A group of weathering processes viz; solution, carbonation, hydration, oxidation, and
reduction act on the rocks to decompose, dissolve or reduce them to a fine clastic state
through chemical reactions by oxygen, surface and/or soil water, and other acids. Water and air (oxygen and carbon dioxide) along with heat must be present to speed up all chemical reactions. Over and above the carbon dioxide present in the air, the decomposition of plants and animals increases the quantity of carbon dioxide underground. These chemical reactions on various minerals are very much similar to the chemical reactions in a laboratory.
Physical Weathering Processes
Physical or mechanical weathering processes depend on some applied forces. The applied forces could be (i) gravitational forces such as overburden pressure, load, and shearing stress; (ii) expansion forces due to temperature changes, crystal growth, or animal activity; (iii) water pressures controlled by wetting and drying cycles. Many of these forces are applied both at the surface and within different earth materials leading to rock fracture. Most of the physical weathering processes are caused by thermal expansion and pressure release. These processes are small and slow but can cause great damage to the rocks because of continued fatigue the rocks suffer due to repetition of contraction and expansion.
These are relatively rapid and perceptible movements. The materials involved are
relatively dry. The size and shape of the detached mass depend on the nature of
discontinuities in the rock, the degree of weathering, and the steepness of the slope.
Depending upon the type of movement of materials several types are identified in this
category. Slump is slipping of one or several units of rock debris with a backward rotation with respect to the slope over which the movement takes place (Figure 6.6). Rapid rolling or sliding Slumping of debris with backward rotation Landslide scars in Shiwalik Himalayan ranges near river Sarada at India-Nepal border, Uttar Pradesh of earth debris without backward rotation of mass is known as debris slide. Debris fall is nearly a free fall of earth debris from a vertical or overhanging face. Sliding of individual rock masses down bedding, joint or fault surfaces is rockslide. Over steep slopes, rock sliding is very fast and destructive.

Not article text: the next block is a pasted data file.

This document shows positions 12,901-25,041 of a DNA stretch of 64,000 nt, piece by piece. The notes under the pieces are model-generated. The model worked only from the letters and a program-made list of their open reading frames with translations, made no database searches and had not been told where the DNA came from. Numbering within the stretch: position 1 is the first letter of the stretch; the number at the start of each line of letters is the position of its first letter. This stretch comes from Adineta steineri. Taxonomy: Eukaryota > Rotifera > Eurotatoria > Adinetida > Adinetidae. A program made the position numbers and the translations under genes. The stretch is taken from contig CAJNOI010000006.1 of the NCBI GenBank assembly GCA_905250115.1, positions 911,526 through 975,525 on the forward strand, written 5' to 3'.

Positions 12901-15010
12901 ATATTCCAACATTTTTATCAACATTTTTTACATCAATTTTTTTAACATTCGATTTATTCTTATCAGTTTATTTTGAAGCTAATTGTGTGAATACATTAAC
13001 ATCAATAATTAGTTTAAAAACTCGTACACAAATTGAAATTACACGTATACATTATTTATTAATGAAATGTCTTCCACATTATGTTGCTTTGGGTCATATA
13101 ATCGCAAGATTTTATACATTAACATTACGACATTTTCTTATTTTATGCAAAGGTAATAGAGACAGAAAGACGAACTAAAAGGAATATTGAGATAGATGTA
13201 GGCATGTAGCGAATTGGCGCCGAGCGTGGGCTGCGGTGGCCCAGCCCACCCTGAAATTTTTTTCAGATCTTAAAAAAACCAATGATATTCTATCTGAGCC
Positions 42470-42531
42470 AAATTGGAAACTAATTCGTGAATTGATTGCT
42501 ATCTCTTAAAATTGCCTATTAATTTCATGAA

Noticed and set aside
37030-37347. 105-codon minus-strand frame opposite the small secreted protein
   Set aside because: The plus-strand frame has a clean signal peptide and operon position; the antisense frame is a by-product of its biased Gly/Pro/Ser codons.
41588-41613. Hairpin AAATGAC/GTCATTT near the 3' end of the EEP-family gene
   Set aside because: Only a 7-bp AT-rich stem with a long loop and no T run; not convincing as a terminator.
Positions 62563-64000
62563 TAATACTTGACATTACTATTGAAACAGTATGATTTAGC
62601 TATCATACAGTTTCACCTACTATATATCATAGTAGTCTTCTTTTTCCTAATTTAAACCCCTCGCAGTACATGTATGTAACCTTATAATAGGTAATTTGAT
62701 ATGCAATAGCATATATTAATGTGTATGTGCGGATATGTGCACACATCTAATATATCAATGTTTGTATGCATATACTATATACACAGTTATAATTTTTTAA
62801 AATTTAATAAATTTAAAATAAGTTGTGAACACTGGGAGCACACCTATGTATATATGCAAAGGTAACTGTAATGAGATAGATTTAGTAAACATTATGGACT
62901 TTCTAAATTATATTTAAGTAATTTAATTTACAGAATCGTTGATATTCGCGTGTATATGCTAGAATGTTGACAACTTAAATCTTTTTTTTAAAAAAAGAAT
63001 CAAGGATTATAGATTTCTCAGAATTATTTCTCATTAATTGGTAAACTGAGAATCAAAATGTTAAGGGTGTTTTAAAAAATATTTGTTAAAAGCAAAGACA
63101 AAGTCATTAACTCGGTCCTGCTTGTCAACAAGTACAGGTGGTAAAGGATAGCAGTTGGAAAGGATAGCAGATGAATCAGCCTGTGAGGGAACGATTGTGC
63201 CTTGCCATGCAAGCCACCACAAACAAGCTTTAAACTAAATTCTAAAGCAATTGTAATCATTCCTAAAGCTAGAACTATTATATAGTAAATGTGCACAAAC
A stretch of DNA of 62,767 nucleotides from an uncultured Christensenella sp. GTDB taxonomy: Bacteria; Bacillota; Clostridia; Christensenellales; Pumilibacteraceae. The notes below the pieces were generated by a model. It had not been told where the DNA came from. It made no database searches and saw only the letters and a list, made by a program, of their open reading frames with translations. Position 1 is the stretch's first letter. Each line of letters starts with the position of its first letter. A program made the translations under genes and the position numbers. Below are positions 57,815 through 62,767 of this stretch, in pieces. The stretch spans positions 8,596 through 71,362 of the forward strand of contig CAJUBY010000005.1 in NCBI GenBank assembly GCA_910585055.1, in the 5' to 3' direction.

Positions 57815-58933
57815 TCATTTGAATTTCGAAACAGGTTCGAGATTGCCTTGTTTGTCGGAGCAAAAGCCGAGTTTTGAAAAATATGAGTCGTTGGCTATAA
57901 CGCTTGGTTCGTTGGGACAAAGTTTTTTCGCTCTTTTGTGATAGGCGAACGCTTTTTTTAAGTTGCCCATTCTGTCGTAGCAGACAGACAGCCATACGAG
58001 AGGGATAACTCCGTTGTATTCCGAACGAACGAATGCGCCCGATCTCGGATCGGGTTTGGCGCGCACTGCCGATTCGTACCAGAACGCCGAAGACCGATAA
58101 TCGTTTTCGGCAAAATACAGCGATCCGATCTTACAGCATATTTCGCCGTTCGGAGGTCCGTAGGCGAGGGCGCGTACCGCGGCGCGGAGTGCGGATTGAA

You see plants growing in soils. You play in the ground and come into contact with soil.
You touch and feel the soil and soil your clothes while playing. Soil is a dynamic medium in which many chemical, physical, and biological activities going on constantly. Soil is a result of decay, it is also the medium for growth. It is a changing and developing body. It has many characteristics that fluctuate with the seasons. It may be alternatively cold and warm or dry and moist. Biological activity is slowed or stopped if the soil becomes too cold or too dry. Organic matter increases when leaves fall or grasses die.
Topography like parent materials is another passive control factor. The influence of
topography is felt through the amount of exposure of surface is covered by parent
materials to sunlight and the amount of surface and sub-surface drainage over and
through the parent materials. Soils will be thin on steep slopes and thick over flat upland
areas. Over gentle slopes where erosion is slow and percolation of water is good, soil formation very favorably. Soils over flat areas may develop a thick layer of clay with the good accumulation of organic matter giving the soil dark color.
Time is the third important controlling factor in soil formation. The length of time the soil-forming processes operate, determines the maturation of soils and profile development. A
soil becomes mature when all soil-forming processes act for a sufficiently long time
developing a profile. Soils developing from recently deposited alluvium or glacial till are
considered young and they exhibit no horizons or only poorly developed horizons. No specific length of time in absolute terms can be fixed for soils to develop and mature.